Bf 109G-14/U4, W. Nr. 512382, flown by Lt. H. Schlick, 4./ JG 77,
Schönwalde, Germany, November 1944
In times when Horst Schlick flew this aircraft he had
already been an experienced veteran of JG 77. In the
ranks of JG 77, between 1942 and 1945, Schlick managed to shoot down two enemy planes in the Eastern
Front and at minimum 30 other planes in the Western
Front. Most of the time he served as a member of
the 1. Staffel. In autumn of 1944 there was a change,
Schlick was transferred to 4. Staffel where he man-
aged to shoot down his last enemy aircraft. In spring
of 1945 he was first ordered to join the ranks of EJG
2 training squadron, later he was moved to JG 7. The
JG 7 flew jet-powered fighter aircraft Me 262. He did
not reach any further success there. During the war
he took part in 480 fighter operations and managed
to shoot down the total of 32 enemy aircraft (some
resources state 34 shot down planes).
The colour scheme pictured shows Schlick’s aircraft
built by WNF shortly after he shot down his 31. enemy
plane. This plane is thought to have had the engine
cover used by planes produced by Erla Company in
Leipzig. The sign at the back part of the fuselage
stands for a new marking of 4. Staffel aircraft; the
nose bears sign of Jagdgeschwader 77.
Bf 109G-14/U4, flown by Hptm. E. Hartmann, 4./ JG 52, Csór, Hungary, October 1944
Erich Hartmann, the most successful fighter plane
pilot of all times, first joined the 7. Staffel of JG 52 on
October 10th, 1942. He remained with Jagdgeschwader 52 till the end of World War Two; in fact he became the commander of its I. Gruppe. The total count of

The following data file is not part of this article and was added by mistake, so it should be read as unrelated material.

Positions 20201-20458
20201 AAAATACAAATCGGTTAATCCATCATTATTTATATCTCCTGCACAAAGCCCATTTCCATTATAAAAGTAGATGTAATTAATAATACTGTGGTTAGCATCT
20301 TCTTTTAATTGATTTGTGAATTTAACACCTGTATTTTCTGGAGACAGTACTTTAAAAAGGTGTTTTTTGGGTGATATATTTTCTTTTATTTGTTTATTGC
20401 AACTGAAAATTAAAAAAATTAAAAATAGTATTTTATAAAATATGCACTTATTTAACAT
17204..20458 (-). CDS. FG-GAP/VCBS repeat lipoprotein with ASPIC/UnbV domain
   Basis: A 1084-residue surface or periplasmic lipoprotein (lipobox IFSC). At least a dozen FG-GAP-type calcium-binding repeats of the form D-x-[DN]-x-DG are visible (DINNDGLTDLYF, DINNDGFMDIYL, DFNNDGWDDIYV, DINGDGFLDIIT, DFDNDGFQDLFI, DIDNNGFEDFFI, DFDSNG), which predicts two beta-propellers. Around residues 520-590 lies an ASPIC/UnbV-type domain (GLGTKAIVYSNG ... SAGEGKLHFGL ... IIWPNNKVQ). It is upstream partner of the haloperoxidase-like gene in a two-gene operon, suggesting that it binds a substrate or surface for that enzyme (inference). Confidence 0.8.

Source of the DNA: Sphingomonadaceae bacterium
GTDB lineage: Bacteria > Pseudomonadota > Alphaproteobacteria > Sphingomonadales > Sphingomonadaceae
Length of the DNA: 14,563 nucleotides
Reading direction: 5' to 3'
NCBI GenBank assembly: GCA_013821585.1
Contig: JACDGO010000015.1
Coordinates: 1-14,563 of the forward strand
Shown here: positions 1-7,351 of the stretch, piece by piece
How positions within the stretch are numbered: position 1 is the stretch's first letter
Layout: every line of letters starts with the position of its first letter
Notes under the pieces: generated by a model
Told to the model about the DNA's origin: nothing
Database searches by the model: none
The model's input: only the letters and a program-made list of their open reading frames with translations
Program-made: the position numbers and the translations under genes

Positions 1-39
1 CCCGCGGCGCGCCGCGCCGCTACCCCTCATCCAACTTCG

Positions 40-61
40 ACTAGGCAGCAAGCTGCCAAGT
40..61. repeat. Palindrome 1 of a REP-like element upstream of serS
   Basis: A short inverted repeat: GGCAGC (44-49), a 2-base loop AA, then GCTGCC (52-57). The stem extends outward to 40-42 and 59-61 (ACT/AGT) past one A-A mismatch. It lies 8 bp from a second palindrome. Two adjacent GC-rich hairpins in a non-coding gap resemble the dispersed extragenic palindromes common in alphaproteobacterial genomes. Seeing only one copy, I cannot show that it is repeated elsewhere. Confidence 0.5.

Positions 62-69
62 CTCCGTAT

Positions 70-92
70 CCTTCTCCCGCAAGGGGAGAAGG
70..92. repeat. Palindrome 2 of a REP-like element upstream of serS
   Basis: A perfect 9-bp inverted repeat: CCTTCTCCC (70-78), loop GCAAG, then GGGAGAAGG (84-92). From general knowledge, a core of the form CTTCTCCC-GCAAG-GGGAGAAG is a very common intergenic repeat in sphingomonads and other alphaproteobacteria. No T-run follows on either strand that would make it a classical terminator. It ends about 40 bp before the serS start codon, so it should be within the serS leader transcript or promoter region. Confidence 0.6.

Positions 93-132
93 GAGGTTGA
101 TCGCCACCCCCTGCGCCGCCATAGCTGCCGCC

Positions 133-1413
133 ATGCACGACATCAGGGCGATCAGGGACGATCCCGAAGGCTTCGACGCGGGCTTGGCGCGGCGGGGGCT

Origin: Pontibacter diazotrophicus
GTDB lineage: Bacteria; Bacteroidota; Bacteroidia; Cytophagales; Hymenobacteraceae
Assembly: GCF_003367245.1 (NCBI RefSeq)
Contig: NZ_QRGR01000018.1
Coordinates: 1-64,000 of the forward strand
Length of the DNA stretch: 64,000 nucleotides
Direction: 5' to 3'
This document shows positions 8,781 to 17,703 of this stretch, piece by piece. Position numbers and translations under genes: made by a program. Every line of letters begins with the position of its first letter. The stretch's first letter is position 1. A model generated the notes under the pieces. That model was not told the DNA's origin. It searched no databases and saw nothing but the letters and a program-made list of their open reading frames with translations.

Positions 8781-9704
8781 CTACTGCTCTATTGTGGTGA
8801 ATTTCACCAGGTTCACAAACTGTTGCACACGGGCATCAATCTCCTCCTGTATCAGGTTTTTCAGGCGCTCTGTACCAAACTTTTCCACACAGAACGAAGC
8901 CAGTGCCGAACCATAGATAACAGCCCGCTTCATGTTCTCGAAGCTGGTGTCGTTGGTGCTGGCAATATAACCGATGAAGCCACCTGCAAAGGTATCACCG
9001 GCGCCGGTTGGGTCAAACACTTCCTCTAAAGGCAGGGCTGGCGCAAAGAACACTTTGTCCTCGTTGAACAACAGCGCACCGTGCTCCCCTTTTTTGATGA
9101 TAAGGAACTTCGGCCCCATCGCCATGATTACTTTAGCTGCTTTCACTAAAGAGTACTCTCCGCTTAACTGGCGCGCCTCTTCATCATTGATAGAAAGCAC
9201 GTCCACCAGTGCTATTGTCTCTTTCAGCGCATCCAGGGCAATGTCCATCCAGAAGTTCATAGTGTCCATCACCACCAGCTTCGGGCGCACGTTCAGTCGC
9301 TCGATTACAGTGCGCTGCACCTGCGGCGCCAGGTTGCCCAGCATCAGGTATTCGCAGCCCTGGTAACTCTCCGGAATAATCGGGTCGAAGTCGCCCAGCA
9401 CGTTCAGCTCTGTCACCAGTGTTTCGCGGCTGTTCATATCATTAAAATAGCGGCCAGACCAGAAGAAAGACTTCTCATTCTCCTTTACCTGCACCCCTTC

his shot down aircraft was 352. For his exceptional
success he was awarded the Knight’s Cross of the
Iron Cross with Oak Leaves, Swords and Diamonds.
After WWII he was transferred to the POW camp in
the Ural Mountains in Soviet Union and was not released until 1955. The following year he joined the
ranks of Western German Luftwaffe. He became the
commander of JG 71, the first fighter plane Luftwaffe
squadron equipped with jet-powered fighter aircraft.
He retired in 1970 and died on September 20th, 1993.
Standard camouflage of Hartmann’s “white 1” Luftwaffe fighter plane was complemented by black tulip
with white outline situated at the nose of the aircraft;
this was in the time of his command of 4. Staffel. On
the left side, underneath the cockpit, there was a heart with Hartmann’s wife’s name written over it. The
yellow bottom parts of the wing tip and the yellow
stripe around the back part of the fuselage marked
the aircraft serving on the Eastern Front. The photograph of the nose of this aircraft shows that the
engine cover is identical to those produced in Erla
factory in Leipzig.
Bf109G-14, flown by Oblt. R. Schlegel, CO of 10./ JG 4,
Jüterbog – Damm, Germany, March 1945
Rolf Schlegel was born on June 14th, 1922 in Saxony.
After his successful passing of the training he was
sent to serve at 11./JG 2 that fought British pilots
above the English Channel. He and his unit were
soon moved over to African battlegrounds. Over there, Schlegel suffered injuries. After his recovery he
continued at EKdo 16, which was a tester squadron
testing the rocket-powered Me 163 aircraft. In summer 1944 he started to serve at JG 4, namely at
its Sturmgruppe. This unit flew heavily armed Fw
190A-8/R2s. Later, he flew Bf 109s at III. Gruppe JG
4. Prior to the end of the war he was transferred to
JG 7 flying jet-powered 262 Messerschmitt’s. He shot
down two enemy aircraft in combat.
The aircraft is bearing a typical camouflage of the
later 109s produced in Erla factory in Leipzig. The
plane’s original marking is covered by fresh RLM 74
paint and the nose of the plane has JG 4 emblem.
Wide stripes around the tail of the plane were typical for JG 4 fleet. These aircraft served as Defence
of the Reich (Reichsverteidigung).